Protests and potholes

As an intern in the City of Chicago’s 36th Ward this summer, Kathleen “KC” Stralka ’16 is learning the day-to-day life of a public servant.

An independent scholar with a minor in finance, Stralka assists the staff of Alderman Nick Sposato in responding to inquiries and complaints of constituents from the area, an older middle class section on the city’s northwest side.

She also has attended a City Council meeting, where she witnessed an outcry from protesters both outside and inside of council chambers; worked at the alderman’s annual dog rescue event, where she met prominent politicians such as Illinois Comptroller Judy Baar Topinka and City Clerk Susana Mendoza; and participated in a town hall meeting, where constituents had a chance to voice their concerns about noise disturbance caused by O’Hare International Airport.

One day, Sposato, himself, a Chicago fireman who has spent his whole life living in the ward, took Stralka out on the roads with him to mark all the potholes as they drove up and down the streets. Potholes resulting from the severe winter, Stralka says, are among the most common complaints she has heard from residents.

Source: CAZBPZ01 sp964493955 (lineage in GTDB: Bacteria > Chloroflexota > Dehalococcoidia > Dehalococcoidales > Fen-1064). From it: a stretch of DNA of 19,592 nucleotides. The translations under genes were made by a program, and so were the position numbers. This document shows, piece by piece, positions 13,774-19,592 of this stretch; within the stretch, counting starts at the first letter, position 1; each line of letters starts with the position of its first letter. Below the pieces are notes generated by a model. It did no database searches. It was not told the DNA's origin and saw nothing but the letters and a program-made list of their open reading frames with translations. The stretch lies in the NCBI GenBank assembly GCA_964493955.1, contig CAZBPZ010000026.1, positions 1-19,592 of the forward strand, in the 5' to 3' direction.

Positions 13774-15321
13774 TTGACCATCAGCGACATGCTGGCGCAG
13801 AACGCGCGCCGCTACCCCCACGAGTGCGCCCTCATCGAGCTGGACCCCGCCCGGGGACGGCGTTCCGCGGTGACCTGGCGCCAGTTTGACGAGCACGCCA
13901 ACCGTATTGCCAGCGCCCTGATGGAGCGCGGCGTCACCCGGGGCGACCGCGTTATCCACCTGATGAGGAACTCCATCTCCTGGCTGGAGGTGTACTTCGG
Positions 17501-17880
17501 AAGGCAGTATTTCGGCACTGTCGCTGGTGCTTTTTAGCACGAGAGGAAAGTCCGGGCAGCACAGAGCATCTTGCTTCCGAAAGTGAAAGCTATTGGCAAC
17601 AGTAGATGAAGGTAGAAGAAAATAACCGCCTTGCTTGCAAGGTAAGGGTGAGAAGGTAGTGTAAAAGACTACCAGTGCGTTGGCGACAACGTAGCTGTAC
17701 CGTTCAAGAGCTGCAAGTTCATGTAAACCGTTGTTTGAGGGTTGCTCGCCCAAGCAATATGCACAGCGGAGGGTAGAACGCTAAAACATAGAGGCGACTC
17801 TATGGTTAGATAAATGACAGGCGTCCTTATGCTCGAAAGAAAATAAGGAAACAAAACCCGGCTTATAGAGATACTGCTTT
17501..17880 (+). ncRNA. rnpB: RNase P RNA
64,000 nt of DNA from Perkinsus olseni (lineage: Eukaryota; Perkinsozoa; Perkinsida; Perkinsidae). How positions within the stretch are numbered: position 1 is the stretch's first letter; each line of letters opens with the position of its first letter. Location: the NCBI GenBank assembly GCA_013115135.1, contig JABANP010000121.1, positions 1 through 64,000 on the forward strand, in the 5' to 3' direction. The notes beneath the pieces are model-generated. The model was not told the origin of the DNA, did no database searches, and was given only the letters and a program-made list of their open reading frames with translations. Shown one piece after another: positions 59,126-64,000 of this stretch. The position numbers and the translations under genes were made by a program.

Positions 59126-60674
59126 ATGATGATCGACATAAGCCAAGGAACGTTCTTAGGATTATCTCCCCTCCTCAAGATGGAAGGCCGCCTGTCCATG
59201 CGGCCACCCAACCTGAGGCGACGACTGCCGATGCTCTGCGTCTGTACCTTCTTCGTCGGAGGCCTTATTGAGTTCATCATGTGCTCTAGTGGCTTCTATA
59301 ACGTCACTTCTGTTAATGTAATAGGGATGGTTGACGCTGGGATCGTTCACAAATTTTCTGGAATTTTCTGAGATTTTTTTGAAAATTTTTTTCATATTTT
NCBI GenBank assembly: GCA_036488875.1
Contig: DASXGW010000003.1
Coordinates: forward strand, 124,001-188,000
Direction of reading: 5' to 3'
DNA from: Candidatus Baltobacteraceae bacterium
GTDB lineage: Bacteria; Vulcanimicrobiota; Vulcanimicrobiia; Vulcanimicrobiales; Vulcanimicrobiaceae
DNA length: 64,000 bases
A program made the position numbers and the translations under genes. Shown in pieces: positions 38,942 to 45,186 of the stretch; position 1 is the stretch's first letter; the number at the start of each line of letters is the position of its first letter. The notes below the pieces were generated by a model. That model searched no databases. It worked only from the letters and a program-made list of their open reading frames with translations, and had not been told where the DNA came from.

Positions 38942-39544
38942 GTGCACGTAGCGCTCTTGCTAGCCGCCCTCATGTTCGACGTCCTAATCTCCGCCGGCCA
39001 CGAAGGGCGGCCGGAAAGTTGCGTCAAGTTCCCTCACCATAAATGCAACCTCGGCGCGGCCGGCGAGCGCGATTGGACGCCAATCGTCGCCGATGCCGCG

“I log their complaint in the City’s automated system, and explain to them how long they can expect to wait before the service is delivered,” she said. “Unfortunately, many of residents are anxious because they are burdened by unanticipated financial situations such as flooded basements, increased taxes or bills, and costly home repairs. I am learning techniques to lower anxiety levels so the residents hopefully leave the office satisfied with our service … The Alderman is very responsive to their needs.”

A Chicago native, Stralka is interested in and concerned about Chicago politics, so she targeted the City of Chicago during her online search for internships. She also has a general interest in politics and legal studies and has taken some of those courses as part of her independent scholar major, “The History and Politics of Social Movements.”

Her internship has allowed her to explore a possible career in public service–and more.

“I am currently uncertain about my career future, but this internship has introduced me to a wide variety of opportunities that will prepare me for any number of career paths.”


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